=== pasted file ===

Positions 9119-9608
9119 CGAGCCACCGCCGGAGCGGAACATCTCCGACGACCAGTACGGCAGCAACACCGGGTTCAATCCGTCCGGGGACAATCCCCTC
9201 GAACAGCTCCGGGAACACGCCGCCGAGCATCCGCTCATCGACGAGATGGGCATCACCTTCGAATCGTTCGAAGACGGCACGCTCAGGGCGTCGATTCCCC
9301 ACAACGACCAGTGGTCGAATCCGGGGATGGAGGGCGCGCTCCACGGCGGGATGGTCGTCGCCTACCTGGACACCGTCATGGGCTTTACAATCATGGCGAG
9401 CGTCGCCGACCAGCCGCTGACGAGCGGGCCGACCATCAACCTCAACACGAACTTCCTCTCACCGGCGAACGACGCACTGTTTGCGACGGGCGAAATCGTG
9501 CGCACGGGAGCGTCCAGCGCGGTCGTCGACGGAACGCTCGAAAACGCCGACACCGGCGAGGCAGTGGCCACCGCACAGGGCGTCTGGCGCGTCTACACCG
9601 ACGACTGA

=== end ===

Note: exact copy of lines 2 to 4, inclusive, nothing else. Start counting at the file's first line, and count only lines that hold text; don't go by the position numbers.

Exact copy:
9119 CGAGCCACCGCCGGAGCGGAACATCTCCGACGACCAGTACGGCAGCAACACCGGGTTCAATCCGTCCGGGGACAATCCCCTC
9201 GAACAGCTCCGGGAACACGCCGCCGAGCATCCGCTCATCGACGAGATGGGCATCACCTTCGAATCGTTCGAAGACGGCACGCTCAGGGCGTCGATTCCCC
9301 ACAACGACCAGTGGTCGAATCCGGGGATGGAGGGCGCGCTCCACGGCGGGATGGTCGTCGCCTACCTGGACACCGTCATGGGCTTTACAATCATGGCGAG